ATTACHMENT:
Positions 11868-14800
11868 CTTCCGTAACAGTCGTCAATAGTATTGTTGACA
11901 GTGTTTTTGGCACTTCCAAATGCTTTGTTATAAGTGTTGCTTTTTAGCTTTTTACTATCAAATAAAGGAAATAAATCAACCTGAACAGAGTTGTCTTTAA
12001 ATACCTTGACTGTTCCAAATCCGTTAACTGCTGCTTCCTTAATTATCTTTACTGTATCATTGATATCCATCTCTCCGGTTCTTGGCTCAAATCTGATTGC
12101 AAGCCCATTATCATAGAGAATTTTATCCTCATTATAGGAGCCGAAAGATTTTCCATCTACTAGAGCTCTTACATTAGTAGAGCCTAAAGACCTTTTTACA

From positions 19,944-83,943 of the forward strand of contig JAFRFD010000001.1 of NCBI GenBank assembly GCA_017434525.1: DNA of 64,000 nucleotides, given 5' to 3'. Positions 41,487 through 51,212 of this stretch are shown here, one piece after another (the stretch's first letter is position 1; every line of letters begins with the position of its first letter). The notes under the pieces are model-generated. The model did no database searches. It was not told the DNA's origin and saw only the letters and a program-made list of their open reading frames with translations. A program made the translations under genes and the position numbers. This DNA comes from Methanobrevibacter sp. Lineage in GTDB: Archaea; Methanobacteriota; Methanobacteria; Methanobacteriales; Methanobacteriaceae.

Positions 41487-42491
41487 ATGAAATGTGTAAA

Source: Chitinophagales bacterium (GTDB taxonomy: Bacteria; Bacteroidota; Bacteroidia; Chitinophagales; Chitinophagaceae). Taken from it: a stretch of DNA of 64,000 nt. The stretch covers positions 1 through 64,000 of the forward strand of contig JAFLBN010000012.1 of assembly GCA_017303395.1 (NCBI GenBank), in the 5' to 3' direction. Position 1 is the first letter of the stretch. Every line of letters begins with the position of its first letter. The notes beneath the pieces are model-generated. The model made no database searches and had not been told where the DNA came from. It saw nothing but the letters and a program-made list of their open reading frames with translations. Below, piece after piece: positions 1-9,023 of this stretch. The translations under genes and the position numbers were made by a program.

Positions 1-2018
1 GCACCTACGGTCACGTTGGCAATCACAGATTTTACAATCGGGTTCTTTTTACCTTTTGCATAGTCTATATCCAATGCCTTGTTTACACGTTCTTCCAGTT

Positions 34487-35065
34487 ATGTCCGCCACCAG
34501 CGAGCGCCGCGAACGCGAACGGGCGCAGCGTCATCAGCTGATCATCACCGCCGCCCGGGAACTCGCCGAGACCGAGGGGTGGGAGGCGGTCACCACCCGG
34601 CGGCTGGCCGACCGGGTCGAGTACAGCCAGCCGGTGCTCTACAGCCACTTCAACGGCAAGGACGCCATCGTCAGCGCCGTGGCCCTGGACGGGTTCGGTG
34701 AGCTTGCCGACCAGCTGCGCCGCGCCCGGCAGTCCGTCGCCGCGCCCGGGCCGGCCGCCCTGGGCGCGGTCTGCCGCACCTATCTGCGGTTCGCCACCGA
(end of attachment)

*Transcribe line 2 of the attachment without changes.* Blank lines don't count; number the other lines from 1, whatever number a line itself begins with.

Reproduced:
11868 CTTCCGTAACAGTCGTCAATAGTATTGTTGACA